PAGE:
Tahiti Travel Guide
The Complete Guide to French Polynesia
The Complete Guide to French Polynesia
The world’s largest group of coral atolls
This world’s largest group of coral atolls includes 78 atolls of varying sizes with countless individual islands (motu) as well as three high coral islands. 45 atolls are inhabited by a total of about 17,000 people, mostly of Polynesian origin.
The islands extend over 15 degrees of longitude and ten degrees of latitude in the South Pacific, from Mataiva in the north to Temoe in the extreme southeast, for more than 2000 kilometers.
They are located between 14° and 23° south latitude and between 135° and 150° west longitude, covering more than 2 million km², an area larger than Western Europe.
350 kilometers northeast of Tahiti, Rangiroa is the best-known stopover in the Tuamotus. Its name means “immense sky”.
The horizon is reflected in a gigantic lagoon, the end of which you cannot see when you are on land. Measuring 80 kilometers long by 30 wide, Rangiroa is the largest atoll in Polynesia.
Fernando de Magellan discovered Puka Puka, the first atoll discovered by Europeans in the Pacific, on January 24, 1521. A few years later, on his journey to Tahiti Island, Louis Antoine de Bougainville traveled inside this amazing maze, but it would be several years before Europeans finished researching the archipelago: the final atoll discovered was Ahe on September 6, 1839, by Charles Wilkes.
These atolls were placed under French protection in 1844, and France annexed them in 1880. For more info on history, read our article French Polynesian history.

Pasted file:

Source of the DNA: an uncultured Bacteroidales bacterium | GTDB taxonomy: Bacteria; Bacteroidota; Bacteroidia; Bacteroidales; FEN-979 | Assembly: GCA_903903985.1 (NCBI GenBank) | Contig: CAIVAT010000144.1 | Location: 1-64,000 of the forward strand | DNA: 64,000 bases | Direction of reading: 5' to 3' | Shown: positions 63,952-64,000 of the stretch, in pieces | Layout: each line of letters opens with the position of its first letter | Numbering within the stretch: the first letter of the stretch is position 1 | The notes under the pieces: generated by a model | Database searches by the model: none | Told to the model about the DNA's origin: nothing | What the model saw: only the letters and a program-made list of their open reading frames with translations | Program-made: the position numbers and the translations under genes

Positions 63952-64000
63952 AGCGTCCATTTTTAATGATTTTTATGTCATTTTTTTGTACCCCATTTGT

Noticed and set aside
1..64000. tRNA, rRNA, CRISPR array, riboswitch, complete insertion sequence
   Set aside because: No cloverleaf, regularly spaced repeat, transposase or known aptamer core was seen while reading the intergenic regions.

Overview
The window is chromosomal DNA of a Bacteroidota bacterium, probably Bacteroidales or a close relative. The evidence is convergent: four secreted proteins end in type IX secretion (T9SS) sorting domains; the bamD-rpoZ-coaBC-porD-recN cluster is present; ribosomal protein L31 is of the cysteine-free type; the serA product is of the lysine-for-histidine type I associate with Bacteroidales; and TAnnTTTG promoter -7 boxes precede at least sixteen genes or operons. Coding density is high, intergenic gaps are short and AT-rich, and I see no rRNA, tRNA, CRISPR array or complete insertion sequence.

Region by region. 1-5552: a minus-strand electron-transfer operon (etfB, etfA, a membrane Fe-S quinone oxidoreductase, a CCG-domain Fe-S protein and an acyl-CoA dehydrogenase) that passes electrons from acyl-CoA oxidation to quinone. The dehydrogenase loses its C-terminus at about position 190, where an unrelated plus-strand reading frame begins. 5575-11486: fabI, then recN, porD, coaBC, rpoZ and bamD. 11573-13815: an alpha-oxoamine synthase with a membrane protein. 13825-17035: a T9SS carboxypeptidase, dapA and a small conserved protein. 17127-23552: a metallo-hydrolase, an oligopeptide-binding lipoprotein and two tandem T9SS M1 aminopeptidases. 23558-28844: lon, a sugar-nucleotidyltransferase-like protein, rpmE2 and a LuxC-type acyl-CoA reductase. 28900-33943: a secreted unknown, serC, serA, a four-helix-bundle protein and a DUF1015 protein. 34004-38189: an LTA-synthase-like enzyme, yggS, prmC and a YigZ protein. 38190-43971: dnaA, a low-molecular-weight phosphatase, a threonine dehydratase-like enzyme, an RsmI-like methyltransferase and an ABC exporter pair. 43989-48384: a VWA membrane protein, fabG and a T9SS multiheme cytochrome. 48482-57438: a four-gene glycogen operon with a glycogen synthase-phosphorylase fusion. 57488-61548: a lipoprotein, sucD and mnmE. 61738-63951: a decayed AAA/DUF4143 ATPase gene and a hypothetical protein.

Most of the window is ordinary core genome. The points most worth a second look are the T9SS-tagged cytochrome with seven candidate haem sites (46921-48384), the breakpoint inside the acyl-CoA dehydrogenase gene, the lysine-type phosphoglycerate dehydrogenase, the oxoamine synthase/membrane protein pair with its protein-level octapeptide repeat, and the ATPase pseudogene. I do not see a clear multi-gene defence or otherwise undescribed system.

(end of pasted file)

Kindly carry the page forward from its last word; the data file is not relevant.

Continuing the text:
All of the Tuamotu islands (except Makatea and Tikei, which were formed in this manner originally) are formed by a narrow, partially emerged sandbank covering a double coral reef formed on the atoll of an ancient volcano, whose central crater collapsed but whose inner and outer slopes gave rise to the coral reefs.
These ancient volcanoes arose atop the numerous hotspots that dot the fissures that run the length of the deep yet shallow South Pacific tectonic plate.
Only the inner coral mass (of more recent creation) may occasionally emerge, shielded from ocean currents by the outer coral mass regularly pummeled by the waves, while between the two gathered sands, obtained from these coral masses or from the oldest volcanic rocks.
These sands gradually cover the internal coral mass, whose radius shrinks around the central chimney, which becomes more and more abrupt as their level rises, while the external coral mass’s radius shrinks due to wave erosion bringing the sands or by the death of the corals caused by the acidification of the oceanic waters. Interested in more geography? Check our French Polynesian geography here.
The Tuamotus Archipelago is a collection of volcanic islands located in French Polynesia. There are 78 small volcanic islands in the archipelago, some of which are inhabited. Actéon group, Îles Deux Groupes, Îles du Désappointement, Îles du Duc de Gloucester, Îles du Roi Georges, Îles Palliser, and Îles Raevsk are the tiny groups that make up the archipelago.